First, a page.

Using PSA to determine prognosis
An interview with renowned radiation oncologist and researcher Anthony D'Amico, M.D., Ph.D.
The 186,000 or so men likely to be diagnosed with prostate cancer in the United States this year will face a myriad of choices and ask countless questions. "Am I going to die of this disease?" is likely the most frequent query. Until relatively recently, this question was nearly impossible to answer. After all, it wasn't until the late 1980s that testing for prostate-specific antigen (PSA) began; before that, most prostate tumors were detected during a digital rectal examination (DRE), when they were advanced enough to be felt through the rectal wall.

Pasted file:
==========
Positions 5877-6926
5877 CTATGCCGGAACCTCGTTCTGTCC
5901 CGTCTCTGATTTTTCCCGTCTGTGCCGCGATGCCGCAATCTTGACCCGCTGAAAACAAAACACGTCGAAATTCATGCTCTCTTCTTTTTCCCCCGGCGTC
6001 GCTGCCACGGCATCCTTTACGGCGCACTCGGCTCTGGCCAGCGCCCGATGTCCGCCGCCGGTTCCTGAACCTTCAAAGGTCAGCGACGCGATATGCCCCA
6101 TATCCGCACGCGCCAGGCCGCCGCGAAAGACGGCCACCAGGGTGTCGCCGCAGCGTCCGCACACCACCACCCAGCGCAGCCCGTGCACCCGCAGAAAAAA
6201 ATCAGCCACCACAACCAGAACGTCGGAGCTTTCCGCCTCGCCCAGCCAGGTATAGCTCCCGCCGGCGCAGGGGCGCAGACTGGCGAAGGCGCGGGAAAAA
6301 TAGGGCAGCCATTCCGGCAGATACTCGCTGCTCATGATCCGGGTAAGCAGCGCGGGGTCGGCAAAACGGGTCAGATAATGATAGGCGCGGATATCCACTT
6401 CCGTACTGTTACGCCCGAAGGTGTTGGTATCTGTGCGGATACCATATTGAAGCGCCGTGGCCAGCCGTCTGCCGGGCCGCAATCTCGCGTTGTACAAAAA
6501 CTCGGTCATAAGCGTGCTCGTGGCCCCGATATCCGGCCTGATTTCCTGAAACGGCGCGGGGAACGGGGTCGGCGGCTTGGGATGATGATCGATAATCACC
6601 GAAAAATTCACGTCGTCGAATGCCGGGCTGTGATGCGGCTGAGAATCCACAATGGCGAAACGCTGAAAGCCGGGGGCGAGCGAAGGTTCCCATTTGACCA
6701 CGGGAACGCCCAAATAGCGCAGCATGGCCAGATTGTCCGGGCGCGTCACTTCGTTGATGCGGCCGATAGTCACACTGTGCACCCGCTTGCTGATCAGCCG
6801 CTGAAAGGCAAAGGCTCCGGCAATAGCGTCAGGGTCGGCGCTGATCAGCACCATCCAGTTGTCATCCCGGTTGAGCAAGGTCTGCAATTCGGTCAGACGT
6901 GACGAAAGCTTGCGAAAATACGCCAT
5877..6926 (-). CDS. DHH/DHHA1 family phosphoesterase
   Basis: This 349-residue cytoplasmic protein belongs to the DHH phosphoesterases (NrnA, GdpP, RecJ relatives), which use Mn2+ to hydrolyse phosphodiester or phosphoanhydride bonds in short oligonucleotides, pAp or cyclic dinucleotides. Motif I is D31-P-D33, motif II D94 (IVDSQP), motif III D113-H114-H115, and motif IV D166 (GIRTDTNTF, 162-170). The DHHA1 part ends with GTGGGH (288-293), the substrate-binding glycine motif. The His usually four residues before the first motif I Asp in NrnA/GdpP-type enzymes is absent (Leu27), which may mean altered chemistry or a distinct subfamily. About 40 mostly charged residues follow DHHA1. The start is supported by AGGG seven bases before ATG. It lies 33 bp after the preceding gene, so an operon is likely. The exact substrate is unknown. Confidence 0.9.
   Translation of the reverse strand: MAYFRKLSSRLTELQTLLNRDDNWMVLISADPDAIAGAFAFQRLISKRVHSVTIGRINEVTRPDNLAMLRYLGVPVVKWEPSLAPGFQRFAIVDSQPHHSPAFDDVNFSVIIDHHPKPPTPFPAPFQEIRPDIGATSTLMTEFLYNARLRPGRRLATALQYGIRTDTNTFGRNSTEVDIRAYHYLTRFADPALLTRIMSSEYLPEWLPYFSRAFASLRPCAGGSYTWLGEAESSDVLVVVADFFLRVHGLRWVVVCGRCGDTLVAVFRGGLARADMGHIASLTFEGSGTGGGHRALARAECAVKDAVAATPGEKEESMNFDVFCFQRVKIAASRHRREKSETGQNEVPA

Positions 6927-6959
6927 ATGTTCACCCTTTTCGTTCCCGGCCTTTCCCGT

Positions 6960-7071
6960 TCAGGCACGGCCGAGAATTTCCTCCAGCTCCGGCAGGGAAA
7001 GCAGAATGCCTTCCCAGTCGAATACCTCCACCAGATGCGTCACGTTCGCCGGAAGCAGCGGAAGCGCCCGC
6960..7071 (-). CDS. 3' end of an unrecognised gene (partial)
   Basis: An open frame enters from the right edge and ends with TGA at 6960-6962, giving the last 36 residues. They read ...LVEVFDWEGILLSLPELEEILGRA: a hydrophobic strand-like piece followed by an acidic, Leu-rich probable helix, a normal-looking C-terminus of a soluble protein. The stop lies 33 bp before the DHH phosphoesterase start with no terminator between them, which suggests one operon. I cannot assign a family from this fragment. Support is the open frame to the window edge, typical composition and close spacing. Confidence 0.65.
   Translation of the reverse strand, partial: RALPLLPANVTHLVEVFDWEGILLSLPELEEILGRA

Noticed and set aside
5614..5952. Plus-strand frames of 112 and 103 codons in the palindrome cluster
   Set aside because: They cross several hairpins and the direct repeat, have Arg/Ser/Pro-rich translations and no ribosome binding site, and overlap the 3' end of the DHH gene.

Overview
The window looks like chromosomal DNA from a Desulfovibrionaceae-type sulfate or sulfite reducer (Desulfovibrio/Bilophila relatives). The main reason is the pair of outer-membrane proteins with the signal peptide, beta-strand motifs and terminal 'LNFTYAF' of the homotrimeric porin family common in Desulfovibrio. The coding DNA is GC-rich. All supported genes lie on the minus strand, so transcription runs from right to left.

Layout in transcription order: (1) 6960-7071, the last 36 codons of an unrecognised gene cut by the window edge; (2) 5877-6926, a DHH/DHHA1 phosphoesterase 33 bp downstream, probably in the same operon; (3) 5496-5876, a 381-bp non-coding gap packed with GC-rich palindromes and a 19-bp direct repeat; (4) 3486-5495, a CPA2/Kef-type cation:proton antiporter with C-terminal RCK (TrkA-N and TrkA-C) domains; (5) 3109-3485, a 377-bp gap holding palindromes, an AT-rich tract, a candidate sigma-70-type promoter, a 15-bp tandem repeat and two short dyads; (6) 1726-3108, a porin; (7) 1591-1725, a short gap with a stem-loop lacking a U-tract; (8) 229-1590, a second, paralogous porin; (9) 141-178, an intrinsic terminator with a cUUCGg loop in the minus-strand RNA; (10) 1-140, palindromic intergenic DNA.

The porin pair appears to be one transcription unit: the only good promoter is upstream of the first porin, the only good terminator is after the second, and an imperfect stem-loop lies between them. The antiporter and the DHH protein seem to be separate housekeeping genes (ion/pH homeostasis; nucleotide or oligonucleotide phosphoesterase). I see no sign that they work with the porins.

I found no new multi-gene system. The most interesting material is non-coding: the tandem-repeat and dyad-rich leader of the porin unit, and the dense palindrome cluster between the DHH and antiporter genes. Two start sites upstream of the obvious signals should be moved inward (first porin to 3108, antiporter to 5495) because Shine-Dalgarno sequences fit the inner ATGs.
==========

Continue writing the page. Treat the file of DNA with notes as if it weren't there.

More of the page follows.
The advent of PSA screening meant that prostate cancer could be detected at an early stage, perhaps more than a decade before it would cause symptoms. But then what? What did a particular PSA test result mean for an individual patient? Did the same numerical PSA score in two different men mean the same thing? Was there any significance to a PSA level that rose quickly instead of gradually? Could doctors use PSA to determine which patients would be the best candidates for surgery? For radiation? For a clinical trial? Was there any way to know who might be cured and who was likely to die of the disease?